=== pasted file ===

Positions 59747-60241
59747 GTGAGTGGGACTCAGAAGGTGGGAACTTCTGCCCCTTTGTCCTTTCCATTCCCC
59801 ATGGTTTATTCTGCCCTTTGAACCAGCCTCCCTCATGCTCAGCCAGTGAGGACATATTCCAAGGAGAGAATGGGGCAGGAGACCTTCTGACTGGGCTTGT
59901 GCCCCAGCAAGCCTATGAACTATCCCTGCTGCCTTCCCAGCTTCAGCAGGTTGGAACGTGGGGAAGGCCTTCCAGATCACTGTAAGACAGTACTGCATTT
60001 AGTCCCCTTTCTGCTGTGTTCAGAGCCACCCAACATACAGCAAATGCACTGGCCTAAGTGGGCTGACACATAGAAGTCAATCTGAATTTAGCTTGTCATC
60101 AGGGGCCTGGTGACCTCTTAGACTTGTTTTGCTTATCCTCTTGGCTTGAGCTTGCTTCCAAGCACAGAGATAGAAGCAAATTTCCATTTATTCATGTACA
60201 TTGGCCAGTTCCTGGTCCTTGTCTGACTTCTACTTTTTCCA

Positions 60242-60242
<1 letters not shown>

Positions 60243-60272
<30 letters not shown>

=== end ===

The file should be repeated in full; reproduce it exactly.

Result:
Positions 59747-60241
59747 GTGAGTGGGACTCAGAAGGTGGGAACTTCTGCCCCTTTGTCCTTTCCATTCCCC
59801 ATGGTTTATTCTGCCCTTTGAACCAGCCTCCCTCATGCTCAGCCAGTGAGGACATATTCCAAGGAGAGAATGGGGCAGGAGACCTTCTGACTGGGCTTGT
59901 GCCCCAGCAAGCCTATGAACTATCCCTGCTGCCTTCCCAGCTTCAGCAGGTTGGAACGTGGGGAAGGCCTTCCAGATCACTGTAAGACAGTACTGCATTT
60001 AGTCCCCTTTCTGCTGTGTTCAGAGCCACCCAACATACAGCAAATGCACTGGCCTAAGTGGGCTGACACATAGAAGTCAATCTGAATTTAGCTTGTCATC
60101 AGGGGCCTGGTGACCTCTTAGACTTGTTTTGCTTATCCTCTTGGCTTGAGCTTGCTTCCAAGCACAGAGATAGAAGCAAATTTCCATTTATTCATGTACA
60201 TTGGCCAGTTCCTGGTCCTTGTCTGACTTCTACTTTTTCCA

Positions 60242-60242
<1 letters not shown>

Positions 60243-60272
<30 letters not shown>